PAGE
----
The disqualification of Lionheart - directed by and starring Genevieve Nnaji, one of the biggest stars in the Nigerian film industry widely known as Nollywood - was conveyed in an email to voters for the category, The Wrap reported on Monday.

According to the rules by the Academy of Motion Picture Arts and Sciences, "an international film is defined as a feature-length motion picture (defined as over 40 minutes) produced outside the United States of America with a predominantly non-English dialogue track."

Lionheart has just under 12 minutes of dialogue that is in the Igbo language, while the rest of the 95-minute feature is in English, according to Hollywood Reporter.

The movie was scheduled to be screened to voters for the category, formerly known as best foreign language film, on Wednesday.

'Proudly Nigerian'

Lionheart, in which Nnaji plays Adaeze, a woman who tries to keep her family's transportation business afloat after her father suffers a heart attack, is currently streaming on Netflix.

Nnaji took to Twitter to express her disapproval of the Academy's decision.

Twitter tweets

Source:Aljazeera News


All you Need to know About Benin Empire:Rise,Fall and Legacy in the present day Nigeria

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Benin, one of the principal historic kingdoms of the western African According to  traditional account, the original people and founders of the Benin Empire, the Bini (or Edo people),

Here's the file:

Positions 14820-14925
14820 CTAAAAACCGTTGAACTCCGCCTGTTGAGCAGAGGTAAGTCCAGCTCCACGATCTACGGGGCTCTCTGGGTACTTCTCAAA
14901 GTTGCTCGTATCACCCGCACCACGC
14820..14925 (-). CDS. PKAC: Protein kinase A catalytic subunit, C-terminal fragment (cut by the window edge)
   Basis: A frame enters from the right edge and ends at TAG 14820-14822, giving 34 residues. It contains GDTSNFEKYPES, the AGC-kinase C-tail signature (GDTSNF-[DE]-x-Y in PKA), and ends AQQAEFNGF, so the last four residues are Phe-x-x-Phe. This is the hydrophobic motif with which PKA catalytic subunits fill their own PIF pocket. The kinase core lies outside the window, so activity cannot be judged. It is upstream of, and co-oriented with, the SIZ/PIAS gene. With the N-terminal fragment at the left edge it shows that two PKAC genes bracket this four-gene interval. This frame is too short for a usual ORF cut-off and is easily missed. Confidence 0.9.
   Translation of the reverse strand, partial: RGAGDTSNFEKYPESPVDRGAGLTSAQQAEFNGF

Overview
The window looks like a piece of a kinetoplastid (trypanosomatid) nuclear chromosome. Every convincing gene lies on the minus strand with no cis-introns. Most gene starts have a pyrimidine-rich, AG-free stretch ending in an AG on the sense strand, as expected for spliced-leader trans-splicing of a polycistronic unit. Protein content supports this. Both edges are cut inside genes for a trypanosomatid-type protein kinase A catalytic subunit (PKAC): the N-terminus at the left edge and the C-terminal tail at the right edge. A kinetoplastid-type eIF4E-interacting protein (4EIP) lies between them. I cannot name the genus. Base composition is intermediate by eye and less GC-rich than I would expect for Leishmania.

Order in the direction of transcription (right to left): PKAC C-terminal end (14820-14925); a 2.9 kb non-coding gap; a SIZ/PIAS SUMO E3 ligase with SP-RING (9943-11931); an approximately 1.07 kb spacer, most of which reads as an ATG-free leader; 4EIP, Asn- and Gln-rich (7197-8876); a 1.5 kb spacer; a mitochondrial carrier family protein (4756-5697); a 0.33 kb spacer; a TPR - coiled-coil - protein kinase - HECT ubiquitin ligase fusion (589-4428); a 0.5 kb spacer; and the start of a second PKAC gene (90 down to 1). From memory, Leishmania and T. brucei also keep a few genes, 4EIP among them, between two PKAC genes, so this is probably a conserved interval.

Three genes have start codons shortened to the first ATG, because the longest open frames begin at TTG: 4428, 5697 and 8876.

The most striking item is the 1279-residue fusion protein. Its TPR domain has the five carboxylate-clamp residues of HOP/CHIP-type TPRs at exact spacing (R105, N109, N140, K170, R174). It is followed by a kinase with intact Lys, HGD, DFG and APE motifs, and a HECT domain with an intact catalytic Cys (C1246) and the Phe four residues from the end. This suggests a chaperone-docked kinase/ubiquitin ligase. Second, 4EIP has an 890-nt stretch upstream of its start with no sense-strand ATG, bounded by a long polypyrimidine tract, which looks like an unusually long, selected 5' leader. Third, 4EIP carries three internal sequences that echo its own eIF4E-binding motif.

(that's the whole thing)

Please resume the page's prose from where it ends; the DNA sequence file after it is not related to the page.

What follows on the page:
At first they lived in small family groups, but gradually these groups developed into a kingdom.
The kingdom was called Igodomigodo. It was ruled by a series of kings, known as Ogisos, which means ‘rulers of the sky’. The city of Ibinu (later called Benin City) was founded in 1180 C.E.

About 36 known Ogiso are accounted for as rulers of the empire; in the 1100s there were struggles for power and the Ogisos lost control of their kingdom. On the death of the last Ogiso, his son and heir apparent Ekaladerhan was banished from Benin as a result of one of the Queens changing the message from the oracle to the Ogiso. Ekaladerhan was a powerful warrior and well loved Prince. On leaving Benin he travelled to the west of the present day Nigeria to the land of the Yorubas. At that time the Yoruba oracle said that their King will come out of the forest and when Ekaladerhan arrived at Ife, he was received as a King.